Secondly, it was Nixon's adoption of Ellsberg's result from game theory (from the mad man postulate) via the unrestricted bombing of N. Vietnam, that brought N. Vietnam to the table. An unfortunate fact.
Thirdly, it is a strange use of the term 'testimony' when Kerry relates what others said (in the real world this is called 'gossip') -- said not under oath, without corroborating evidence, and in fact accompanied by a refusal to to repeat the charges under oath. The part of Kerry's testimony which never seems to get repeated or receive critical attention, was his claim that blacks constituted the largest percentage of US casualties -- a claim so risible yet so consonant with N. Vietnamese propaganda. It's rather well that we don't emphasize the analogies to Vietnam via Kerry, inasmuch as he analogized Nicaragua to Vietnam -- and we all know how that turned out.
Fourthly, it would be nice to have an actual fact about civilian deaths to hang this piece on. Instead, there is the reed so thin as to be nearly invisible of an NCO's claim. Every day Iraqi police and Army recruits are targeted by those who desire chaos. For their sacrifice they are put down as police who won't police, and soldiers who won't soldier. Which sort of begs the question, why then are they being targeted?
Derek Charles Catsam - 9/29/2004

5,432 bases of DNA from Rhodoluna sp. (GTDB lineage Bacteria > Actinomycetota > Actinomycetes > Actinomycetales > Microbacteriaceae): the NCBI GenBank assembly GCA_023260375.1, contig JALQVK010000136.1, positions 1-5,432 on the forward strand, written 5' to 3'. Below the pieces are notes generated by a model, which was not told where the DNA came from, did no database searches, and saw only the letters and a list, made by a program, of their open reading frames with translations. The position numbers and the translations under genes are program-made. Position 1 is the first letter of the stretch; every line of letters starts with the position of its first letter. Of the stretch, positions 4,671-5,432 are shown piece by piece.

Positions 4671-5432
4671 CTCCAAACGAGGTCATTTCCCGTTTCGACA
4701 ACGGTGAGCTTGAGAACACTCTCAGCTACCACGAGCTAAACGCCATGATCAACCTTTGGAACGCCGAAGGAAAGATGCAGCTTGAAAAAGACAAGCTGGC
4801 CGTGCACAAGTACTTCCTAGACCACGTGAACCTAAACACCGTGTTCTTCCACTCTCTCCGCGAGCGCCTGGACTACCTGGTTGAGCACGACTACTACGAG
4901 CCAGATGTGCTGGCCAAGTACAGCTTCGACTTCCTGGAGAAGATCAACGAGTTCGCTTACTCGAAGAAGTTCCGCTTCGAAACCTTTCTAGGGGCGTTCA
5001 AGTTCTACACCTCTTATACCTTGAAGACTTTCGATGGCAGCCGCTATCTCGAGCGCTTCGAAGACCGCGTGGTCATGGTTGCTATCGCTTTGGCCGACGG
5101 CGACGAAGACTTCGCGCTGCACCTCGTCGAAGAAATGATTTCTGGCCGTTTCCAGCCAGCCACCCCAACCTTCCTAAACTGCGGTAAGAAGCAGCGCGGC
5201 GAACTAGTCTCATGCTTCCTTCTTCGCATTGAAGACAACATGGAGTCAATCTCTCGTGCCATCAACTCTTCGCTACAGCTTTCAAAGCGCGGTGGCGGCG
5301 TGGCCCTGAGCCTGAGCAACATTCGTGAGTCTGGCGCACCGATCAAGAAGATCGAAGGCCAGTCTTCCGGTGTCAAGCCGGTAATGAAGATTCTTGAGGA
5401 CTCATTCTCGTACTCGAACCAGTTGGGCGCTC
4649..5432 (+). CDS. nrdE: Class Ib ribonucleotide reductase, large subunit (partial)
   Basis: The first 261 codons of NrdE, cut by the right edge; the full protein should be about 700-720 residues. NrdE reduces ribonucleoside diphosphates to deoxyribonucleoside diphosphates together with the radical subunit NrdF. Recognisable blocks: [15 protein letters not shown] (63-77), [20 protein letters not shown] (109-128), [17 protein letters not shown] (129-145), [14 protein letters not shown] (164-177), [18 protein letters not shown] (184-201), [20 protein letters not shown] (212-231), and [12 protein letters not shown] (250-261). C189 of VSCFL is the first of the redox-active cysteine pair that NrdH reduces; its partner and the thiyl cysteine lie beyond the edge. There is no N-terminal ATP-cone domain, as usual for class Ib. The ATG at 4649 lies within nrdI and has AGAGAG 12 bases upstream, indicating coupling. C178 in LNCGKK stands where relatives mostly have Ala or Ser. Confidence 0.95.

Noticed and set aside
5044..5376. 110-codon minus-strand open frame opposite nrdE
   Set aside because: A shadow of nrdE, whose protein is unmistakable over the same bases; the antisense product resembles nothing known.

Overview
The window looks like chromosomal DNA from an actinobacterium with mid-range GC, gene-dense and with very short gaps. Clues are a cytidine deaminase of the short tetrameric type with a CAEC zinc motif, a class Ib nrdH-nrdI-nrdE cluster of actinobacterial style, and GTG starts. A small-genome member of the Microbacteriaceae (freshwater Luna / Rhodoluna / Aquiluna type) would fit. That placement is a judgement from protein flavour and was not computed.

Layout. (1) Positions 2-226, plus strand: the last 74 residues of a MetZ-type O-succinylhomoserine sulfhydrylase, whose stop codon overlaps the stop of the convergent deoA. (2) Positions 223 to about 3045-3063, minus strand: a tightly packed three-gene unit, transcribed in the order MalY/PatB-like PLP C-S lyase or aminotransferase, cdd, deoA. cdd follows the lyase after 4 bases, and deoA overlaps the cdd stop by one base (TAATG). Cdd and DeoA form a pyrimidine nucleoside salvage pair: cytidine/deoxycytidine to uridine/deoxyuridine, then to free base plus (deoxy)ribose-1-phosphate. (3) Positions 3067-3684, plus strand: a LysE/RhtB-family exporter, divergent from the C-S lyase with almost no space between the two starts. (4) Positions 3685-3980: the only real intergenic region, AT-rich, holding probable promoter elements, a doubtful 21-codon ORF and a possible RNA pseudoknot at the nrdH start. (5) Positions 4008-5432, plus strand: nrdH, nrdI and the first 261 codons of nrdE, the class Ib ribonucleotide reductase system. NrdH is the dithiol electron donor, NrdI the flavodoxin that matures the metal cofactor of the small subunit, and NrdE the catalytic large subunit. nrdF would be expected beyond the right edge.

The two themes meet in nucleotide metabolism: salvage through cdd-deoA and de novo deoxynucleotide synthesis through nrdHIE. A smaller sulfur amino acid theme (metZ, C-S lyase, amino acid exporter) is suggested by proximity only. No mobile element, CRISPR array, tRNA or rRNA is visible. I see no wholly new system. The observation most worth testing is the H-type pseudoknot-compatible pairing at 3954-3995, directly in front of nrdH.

Sure, if somone is using the term Stalinism to explain something that is, in fact, Stalinist, I would conur. It is almost never, ever, used in that sense in the current dialogue.
Look, "left" and "right" may not mean much these days to some people, but there is a broad spectrum of American political thoguht, and the nation is on the left end of that spectrum. From an analytical vantage point it may not mean as much as people thinks it means, but descriptively it means something. To deny that there is any politicqal spectrum at all in Ameriuca and to deny that the Nation is on the left end of that spectrum is simply silly.
tom plotts - 9/28/2004
I'm cracking up at this description of the Nation as a "leftist" rag. No, really, I'm actually laughing.
Perhaps some enterprising self-appointed expert could take a stab at refreshing people's memory as to what constitutes "left" and "right"--and whether that's even a useful category to begin with.